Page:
As seen above, the vast majority of methane emissions in this country has been generated by what the EPA categorizes as the energy industry. That category includes methane emitted during the production, processing, storage, transmission, and distribution of natural gas; the production, refinement, transportation, and storage of crude oil; and from coal mining. However, a close second is the methane emitted from the agricultural sector. The EPA includes within this sector the methane emitted by domestic livestock such as cattle, swine, sheep, and goats as part of their normal digestive process, politely referred to as enteric methane emissions, which makes up about three-quarters of agricultural emissions. The other quarter consists of methane emitted as part of the management of livestock manure. The third largest emissions category is the waste category. This category includes methane emitted from landfills, wastewater treatment and from composting. Thus, the most methane that can be counted as a negative carbon emission if captured and used is generally from the agricultural and waste categories. Because a large portion of the methane in the agricultural segment cannot be captured, that from the enteric methane emissions, a fair approximation for the total amount of methane that can be captured from these two categories is the total reported for the agricultural segment, although that may be an optimistic estimate.

 

Negative Carbon RNG Would Not Replace Much of the U.S. Natural Gas Demand

The U.S. Energy Information Administration (EIA) annually reports the amount of gas that is transported and distributed by the U.S. pipeline system.

 

NatGas Delivered to Customers

 

As seen above, the U.S. pipeline system has seen a substantial increase in the amount of gas delivered over the last decade from just over 22,000 Bcf per year in 2010 to over 27,000 Bcf in 2020. Thus, if the U.S. were able to capture and transport all of the negative carbon RNG in the agricultural category, that would equate to less than 2% of the total transported in 2020. When compared to just the amount transported for end-use by residences, the percentage of negative carbon RNG would equal just 11.2% of the total used by residential consumers in the U.S.

 

More Non-Geologic Gas is Needed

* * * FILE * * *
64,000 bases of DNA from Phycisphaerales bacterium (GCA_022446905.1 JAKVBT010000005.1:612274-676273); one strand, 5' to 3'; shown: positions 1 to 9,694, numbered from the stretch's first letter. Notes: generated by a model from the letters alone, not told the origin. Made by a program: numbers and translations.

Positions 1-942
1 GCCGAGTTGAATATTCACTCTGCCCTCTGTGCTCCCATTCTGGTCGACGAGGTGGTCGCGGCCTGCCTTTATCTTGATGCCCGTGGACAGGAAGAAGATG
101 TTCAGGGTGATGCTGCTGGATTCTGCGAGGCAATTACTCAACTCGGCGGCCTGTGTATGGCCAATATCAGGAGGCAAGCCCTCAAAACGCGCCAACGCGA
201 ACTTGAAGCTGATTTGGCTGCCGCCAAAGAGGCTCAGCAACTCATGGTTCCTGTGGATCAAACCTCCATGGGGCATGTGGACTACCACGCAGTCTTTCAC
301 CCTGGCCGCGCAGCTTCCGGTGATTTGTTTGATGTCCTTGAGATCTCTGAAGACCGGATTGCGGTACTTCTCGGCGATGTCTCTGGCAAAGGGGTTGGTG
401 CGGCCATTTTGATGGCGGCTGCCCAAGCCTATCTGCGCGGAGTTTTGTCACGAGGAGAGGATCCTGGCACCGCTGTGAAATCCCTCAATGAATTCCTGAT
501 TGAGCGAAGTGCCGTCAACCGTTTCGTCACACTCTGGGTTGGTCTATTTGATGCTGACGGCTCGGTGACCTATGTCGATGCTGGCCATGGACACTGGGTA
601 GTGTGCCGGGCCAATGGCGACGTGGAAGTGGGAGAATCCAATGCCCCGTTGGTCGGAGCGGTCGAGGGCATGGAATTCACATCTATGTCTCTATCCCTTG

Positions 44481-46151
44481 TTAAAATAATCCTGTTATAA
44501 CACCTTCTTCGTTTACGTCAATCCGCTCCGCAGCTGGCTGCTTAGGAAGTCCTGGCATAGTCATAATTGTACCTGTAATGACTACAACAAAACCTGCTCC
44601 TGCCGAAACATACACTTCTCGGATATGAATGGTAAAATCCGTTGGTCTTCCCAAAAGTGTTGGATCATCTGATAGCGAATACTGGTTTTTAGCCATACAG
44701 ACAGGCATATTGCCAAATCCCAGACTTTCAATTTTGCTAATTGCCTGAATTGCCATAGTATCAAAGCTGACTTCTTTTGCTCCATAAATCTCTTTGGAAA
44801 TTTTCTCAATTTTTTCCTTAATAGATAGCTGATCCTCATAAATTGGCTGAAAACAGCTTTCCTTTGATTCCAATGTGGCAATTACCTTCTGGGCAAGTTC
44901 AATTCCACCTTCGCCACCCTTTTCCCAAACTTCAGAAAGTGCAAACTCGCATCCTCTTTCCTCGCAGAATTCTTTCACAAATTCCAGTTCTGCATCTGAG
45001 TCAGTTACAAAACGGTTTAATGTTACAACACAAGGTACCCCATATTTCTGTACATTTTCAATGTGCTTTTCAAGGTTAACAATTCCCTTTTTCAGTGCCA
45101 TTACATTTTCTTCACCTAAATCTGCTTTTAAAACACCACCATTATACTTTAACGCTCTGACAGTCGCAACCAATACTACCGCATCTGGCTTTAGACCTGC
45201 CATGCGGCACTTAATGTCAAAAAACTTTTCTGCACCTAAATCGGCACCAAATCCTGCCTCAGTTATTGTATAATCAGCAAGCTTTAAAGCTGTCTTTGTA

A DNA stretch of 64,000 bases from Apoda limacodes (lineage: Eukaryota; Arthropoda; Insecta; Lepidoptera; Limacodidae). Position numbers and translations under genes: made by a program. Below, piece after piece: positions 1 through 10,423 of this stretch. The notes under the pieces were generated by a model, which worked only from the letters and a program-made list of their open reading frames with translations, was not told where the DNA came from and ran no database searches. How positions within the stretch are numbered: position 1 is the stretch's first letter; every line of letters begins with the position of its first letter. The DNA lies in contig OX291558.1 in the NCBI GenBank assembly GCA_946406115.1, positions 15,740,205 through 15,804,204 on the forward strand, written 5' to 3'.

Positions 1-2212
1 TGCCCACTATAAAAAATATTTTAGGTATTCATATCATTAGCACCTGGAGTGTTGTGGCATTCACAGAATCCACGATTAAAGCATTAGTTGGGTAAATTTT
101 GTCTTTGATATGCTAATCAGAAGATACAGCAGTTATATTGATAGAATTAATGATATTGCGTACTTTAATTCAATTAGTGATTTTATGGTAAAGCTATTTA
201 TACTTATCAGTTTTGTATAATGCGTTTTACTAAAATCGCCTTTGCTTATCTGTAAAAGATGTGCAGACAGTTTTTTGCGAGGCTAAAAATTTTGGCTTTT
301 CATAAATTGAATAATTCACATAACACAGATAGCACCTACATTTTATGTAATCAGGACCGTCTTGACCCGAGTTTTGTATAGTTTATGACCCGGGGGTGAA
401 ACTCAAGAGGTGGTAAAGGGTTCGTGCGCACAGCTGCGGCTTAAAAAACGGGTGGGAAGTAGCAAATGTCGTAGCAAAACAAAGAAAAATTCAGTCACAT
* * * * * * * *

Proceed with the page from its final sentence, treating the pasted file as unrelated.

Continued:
While capturing and using the methane emitted from landfills and agriculture will be essential to meeting net-zero goals, it does not appear that there will ever be a sufficient supply of such gas available to supplant geologic natural gas. A study done last year for the Canadian province of British Columbia and its major gas utility, FortisBC, recognized this fact. It calculated that by 2030, Fortis could replace at most 5% of its natural gas with such negative carbon RNG and maybe 7% by 2050, if it relied solely on sources within British Columbia. That could increase to more than 40% of Fortis’s needs by 2050 if all Canadian sources of such RNG were used. To reach 100% of Fortis’s natural gas demand by 2050, the study concluded that the province would need to import such RNG from the U.S.

The only path for replacing all of Fortis’s 2050 demand with non-geologic natural gas, that did not include blending it with hydrogen, was to produce natural gas from wood and in particular not waste wood, but, as the report noted, "about half the long-term resource would come from standing trees (roundwood) at elevated pricing.” The authors of the report acknowledged that relying on such a source could be risky due to opposition. In what is likely an understatement, the report noted that whole-tree harvesting for energy production “may lead to a backlash from environmental groups, even though the scientific consensus is that harvesting is sustainable as long as a portion (usually around 20-30%) of the non-stemwood is left on the cut block, but the B.C. community may still not accept large-scale operations of this type for fear of its impact on landscape and biodiversity.”

The B.C. study would appear to confirm that the use of negative carbon RNG will simply never be available in sufficient amounts to fully supplant even the residential demand for geologic gas in the U.S. While such gas will likely continue to be developed because of its environmental attributes, it appears unlikely it alone can provide a path to keep the pipelines of local distribution companies relevant and that other sources of replacement gas, such as hydrogen, may need to be explored as a better alternative.